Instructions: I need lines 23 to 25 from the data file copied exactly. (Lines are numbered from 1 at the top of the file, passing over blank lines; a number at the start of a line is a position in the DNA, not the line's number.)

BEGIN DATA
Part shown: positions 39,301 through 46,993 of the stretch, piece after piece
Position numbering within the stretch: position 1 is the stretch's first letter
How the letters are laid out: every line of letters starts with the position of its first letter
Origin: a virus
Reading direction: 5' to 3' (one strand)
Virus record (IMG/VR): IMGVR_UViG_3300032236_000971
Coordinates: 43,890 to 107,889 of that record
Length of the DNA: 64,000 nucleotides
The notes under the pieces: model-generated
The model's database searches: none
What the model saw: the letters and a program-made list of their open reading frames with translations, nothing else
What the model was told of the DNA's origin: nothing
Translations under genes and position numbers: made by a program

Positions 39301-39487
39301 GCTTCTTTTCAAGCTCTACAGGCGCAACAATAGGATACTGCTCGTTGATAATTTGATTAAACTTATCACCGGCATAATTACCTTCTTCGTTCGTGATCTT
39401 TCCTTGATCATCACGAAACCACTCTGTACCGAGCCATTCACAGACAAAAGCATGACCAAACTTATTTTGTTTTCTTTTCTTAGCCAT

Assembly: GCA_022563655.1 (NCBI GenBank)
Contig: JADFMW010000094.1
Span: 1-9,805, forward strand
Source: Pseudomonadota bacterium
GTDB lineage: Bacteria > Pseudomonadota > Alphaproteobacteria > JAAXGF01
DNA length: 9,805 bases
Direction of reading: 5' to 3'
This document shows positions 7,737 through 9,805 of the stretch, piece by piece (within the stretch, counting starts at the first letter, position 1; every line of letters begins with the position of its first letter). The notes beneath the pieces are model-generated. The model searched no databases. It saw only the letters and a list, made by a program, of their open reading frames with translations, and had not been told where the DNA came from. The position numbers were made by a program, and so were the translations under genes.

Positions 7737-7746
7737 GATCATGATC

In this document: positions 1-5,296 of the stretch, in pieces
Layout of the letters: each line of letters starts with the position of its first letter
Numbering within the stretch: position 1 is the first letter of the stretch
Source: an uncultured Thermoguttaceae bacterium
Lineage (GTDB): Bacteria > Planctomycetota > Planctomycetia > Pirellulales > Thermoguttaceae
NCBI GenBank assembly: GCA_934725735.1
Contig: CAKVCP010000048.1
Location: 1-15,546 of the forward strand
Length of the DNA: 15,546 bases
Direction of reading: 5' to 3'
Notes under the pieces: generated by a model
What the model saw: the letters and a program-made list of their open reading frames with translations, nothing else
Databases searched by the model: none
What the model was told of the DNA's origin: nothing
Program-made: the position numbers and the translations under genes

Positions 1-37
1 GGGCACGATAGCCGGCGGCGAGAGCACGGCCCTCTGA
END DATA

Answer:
Direction of reading: 5' to 3'
This document shows positions 7,737 through 9,805 of the stretch, piece by piece (within the stretch, counting starts at the first letter, position 1; every line of letters begins with the position of its first letter). The notes beneath the pieces are model-generated. The model searched no databases. It saw only the letters and a list, made by a program, of their open reading frames with translations, and had not been told where the DNA came from. The position numbers were made by a program, and so were the translations under genes.

Positions 7737-7746